There is one night of my life that I’ll always remember. There was nothing special about this night. It wasn’t a celebrity sighting, or my most embarrassing moment, not a special trip or my first slumber party.
That night, I went to bed in my normal bed in a usual way, and for some reason my mom had some extra time that night to sit by my bed as I worked to fall asleep, and she stroked my hair for a long time.
It was probably the most relaxing sensory experience of my life — my entire life, even up to this point. It made so many worries wash away through the simple act of human touch køb af viagra til kvinder.
For some reason, although I must point out here that I have extremely loving and devoted parents, I never knew how to ask for physical affection when I needed/ wanted it. When I got hurt I have great memories of trying to suck in my cries and hold my breath until the pain passed. This gave me pride and assured me I was strong. When I desperately needed a hug, I didn’t know how to ask for it. When I desperately loved having my hair stroked as I fell asleep, I didn’t know how to express how much I loved it, what it meant to me, how it changed my night and made me feel loved.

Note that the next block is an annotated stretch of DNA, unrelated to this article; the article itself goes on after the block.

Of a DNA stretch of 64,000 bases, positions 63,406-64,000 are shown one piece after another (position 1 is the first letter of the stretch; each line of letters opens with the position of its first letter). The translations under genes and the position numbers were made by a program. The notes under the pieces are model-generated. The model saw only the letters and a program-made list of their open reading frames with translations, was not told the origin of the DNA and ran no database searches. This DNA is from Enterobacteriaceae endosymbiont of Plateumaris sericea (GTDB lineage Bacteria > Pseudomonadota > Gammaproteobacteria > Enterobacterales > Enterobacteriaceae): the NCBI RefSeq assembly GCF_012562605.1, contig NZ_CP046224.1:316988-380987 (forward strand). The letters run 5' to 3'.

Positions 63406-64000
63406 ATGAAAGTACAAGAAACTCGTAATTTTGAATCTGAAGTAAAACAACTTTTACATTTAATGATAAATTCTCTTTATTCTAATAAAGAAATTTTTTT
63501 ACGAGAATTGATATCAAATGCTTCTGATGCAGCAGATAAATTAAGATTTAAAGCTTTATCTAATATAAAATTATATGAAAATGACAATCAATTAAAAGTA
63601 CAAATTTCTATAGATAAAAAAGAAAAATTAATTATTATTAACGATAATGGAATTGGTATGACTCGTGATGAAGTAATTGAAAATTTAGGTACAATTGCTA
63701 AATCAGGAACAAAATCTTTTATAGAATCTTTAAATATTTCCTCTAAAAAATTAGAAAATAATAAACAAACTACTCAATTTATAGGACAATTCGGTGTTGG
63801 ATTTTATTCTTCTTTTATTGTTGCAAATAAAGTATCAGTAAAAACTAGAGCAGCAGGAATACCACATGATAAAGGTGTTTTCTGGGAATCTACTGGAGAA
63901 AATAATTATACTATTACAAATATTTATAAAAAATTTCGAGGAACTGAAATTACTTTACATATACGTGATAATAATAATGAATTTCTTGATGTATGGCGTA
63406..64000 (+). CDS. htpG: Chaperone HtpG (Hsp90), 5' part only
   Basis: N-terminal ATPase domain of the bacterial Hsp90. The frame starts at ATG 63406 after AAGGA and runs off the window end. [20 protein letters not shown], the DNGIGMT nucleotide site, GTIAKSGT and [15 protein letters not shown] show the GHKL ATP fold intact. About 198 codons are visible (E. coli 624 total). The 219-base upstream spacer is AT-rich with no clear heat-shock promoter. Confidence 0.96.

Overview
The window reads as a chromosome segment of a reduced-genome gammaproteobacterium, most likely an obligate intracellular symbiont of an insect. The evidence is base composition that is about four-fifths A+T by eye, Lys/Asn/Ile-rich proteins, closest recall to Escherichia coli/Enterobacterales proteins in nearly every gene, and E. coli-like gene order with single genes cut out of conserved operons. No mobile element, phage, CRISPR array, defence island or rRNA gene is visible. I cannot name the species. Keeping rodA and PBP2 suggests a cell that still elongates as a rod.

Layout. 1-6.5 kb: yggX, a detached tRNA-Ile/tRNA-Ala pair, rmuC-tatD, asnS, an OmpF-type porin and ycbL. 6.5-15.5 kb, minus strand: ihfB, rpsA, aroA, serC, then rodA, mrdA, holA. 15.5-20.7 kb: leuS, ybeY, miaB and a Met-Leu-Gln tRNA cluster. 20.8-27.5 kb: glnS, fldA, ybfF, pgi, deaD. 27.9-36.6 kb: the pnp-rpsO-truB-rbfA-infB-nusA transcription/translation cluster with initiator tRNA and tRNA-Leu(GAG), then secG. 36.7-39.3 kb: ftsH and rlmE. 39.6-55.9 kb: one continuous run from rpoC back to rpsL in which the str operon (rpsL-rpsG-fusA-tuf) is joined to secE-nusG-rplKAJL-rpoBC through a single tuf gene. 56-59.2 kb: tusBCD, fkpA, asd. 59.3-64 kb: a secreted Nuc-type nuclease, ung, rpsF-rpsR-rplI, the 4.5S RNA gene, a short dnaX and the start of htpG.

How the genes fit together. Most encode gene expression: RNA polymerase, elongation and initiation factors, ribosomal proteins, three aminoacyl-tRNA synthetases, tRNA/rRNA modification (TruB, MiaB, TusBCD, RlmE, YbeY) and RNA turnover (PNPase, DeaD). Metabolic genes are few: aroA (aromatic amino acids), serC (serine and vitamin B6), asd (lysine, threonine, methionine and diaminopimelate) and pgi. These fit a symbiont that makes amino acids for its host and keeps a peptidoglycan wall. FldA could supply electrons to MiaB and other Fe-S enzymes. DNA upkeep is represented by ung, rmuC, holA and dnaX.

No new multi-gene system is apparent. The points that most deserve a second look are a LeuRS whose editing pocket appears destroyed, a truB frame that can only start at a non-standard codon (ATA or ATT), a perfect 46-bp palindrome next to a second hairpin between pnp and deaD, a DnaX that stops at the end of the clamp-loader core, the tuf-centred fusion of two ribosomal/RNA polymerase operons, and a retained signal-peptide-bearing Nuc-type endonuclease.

I hate alone-ness more than almost anything. But often it would not occur to me that I had a power to drive it away from me byjust asking.
Fast forward to now, and I look at my little boys and ask myself what they might love and want and need, but not know how to ask me to give them. So I try to actively listen, not just to what they’re saying but how they’re responding. When they do ask, I try to take them seriously. I try hard not to say no to requests like “play with me,” “sing to me,” “read to me,” or “sit by me.” Sometimes I do, and I consider that a loss. Sometimes the request is blended with an attempt to stall the inevitable / undesirable (bedtime, diaper change, etc.). But I still try to meet them halfway whenever I can.
This is a guessing game, I’m fully aware. I mess up, and I know I do, because already my 3-year-old uses excuses like “I’m too tired” when I ask him to do something he’d like to avoid (I know he’s copying me). I’m also finite, and I shouldn’t pretend to myself or my kids that I have infinite internal resources, because that’s dishonest.
As much as possible, I commit myself to being present in the small moments for them. I can’t be there all day and capture every milestone they tumble through, inevitably. So it’s in the small, daily, out-reaching that I am committed, even and especially when, if they’re anything like me, they know nothing of how to ask for what they want from me.